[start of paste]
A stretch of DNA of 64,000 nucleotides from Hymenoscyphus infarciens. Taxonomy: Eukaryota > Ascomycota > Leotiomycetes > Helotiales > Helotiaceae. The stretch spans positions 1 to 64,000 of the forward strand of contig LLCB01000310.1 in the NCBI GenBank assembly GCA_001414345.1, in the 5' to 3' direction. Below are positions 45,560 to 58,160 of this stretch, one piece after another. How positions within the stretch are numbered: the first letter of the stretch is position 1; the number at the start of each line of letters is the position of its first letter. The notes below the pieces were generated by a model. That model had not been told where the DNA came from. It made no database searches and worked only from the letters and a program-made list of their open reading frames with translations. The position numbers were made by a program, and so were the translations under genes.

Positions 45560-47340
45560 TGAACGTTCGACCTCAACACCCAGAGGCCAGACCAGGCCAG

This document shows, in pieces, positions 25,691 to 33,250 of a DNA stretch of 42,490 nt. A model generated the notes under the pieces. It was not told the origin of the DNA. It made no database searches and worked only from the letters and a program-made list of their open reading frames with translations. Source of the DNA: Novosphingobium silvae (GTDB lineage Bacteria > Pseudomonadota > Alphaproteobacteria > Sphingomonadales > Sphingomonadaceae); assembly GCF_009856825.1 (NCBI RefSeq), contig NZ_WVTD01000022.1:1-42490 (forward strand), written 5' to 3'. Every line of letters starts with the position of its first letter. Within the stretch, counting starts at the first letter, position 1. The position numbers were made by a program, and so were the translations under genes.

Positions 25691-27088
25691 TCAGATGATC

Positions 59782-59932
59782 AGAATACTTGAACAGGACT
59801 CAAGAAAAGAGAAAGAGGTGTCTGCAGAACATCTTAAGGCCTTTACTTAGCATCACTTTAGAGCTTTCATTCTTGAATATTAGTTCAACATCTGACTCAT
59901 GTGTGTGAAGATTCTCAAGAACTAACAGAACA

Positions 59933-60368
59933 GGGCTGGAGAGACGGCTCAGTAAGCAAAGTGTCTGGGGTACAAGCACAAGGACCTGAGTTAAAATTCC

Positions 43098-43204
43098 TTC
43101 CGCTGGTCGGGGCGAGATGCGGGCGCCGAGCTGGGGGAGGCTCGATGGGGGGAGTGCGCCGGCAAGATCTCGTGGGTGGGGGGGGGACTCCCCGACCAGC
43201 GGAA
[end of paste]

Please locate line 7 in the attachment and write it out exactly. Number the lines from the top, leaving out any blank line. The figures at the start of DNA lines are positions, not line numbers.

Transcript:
Positions 59782-59932